I prefer winter and fall, when you feel the bone structure of the landscape — the loneliness of it, the dead feeling of winter. Something waits beneath it, the whole story doesn’t show.
~Andrew Wyeth, artist
How endlessly beautiful is woodland in winter! Today there is a thin mist; just enough to make a background of tender blue mystery three hundred yards away, and to show any defect in the grouping of the near trees.
~ Gertrude Jekyll, British horticulturalist
There is a stumbling reluctance transitioning from a month of advent expectancy to three months of winter dormancy. Inevitably there is let-down: the watching and waiting is not over after all. There is profound loneliness in knowing the story continues, hidden from view.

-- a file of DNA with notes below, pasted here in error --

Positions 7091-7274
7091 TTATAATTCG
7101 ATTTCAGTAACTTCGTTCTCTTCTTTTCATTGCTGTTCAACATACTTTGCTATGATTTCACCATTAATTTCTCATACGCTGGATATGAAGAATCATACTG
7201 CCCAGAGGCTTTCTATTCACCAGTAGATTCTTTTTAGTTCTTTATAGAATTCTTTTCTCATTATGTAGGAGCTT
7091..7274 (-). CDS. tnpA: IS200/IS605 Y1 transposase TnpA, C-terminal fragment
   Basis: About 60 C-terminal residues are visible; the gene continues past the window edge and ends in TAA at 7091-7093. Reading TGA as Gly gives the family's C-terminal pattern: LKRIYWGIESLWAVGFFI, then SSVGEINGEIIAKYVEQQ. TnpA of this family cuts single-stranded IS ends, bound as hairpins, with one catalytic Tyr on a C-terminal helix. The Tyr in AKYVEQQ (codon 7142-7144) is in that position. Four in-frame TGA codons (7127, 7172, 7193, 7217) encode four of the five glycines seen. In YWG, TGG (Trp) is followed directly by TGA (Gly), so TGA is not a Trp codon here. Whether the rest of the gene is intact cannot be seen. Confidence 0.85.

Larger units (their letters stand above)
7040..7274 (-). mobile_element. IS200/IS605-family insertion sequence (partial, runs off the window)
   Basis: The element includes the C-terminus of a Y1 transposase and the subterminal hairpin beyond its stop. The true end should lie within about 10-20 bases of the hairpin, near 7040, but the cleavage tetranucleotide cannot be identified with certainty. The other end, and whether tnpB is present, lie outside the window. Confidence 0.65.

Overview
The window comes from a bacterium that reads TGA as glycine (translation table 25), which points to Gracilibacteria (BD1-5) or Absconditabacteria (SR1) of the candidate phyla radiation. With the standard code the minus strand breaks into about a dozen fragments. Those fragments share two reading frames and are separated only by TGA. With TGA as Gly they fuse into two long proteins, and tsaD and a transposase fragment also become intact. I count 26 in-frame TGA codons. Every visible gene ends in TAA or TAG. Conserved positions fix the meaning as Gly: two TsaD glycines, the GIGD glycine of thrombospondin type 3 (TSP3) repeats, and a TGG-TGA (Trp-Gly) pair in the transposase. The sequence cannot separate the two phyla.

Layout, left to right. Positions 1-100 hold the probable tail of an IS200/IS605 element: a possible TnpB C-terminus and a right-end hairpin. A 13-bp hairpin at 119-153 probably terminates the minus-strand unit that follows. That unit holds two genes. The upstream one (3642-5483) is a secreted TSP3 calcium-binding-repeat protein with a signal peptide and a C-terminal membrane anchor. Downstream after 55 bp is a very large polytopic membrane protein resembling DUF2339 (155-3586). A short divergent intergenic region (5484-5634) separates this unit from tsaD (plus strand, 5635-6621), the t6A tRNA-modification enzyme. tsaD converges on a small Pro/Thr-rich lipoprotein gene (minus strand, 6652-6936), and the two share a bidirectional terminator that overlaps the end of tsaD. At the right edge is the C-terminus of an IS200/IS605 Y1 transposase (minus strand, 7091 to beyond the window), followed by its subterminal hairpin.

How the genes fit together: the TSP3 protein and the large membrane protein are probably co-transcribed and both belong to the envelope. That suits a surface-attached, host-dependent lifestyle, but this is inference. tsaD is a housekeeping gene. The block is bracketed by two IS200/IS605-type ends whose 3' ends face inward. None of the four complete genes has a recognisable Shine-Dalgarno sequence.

We have been stripped naked as the bare trees right now; our bones, like the trees of the landscape, raising up broken branches and healed fractures of previous winter windstorms. We no longer have anything to hide behind or among, our defects are plain to see, our whole story a mystery as yet untold but impossible to conceal.
Here I am, abundantly flawed with pocks and scars, yet renewed once again. There are hints of new growth to come when the frost abates and the sap thaws. I am prepared to wait an eternity if necessary, for the rest of the story.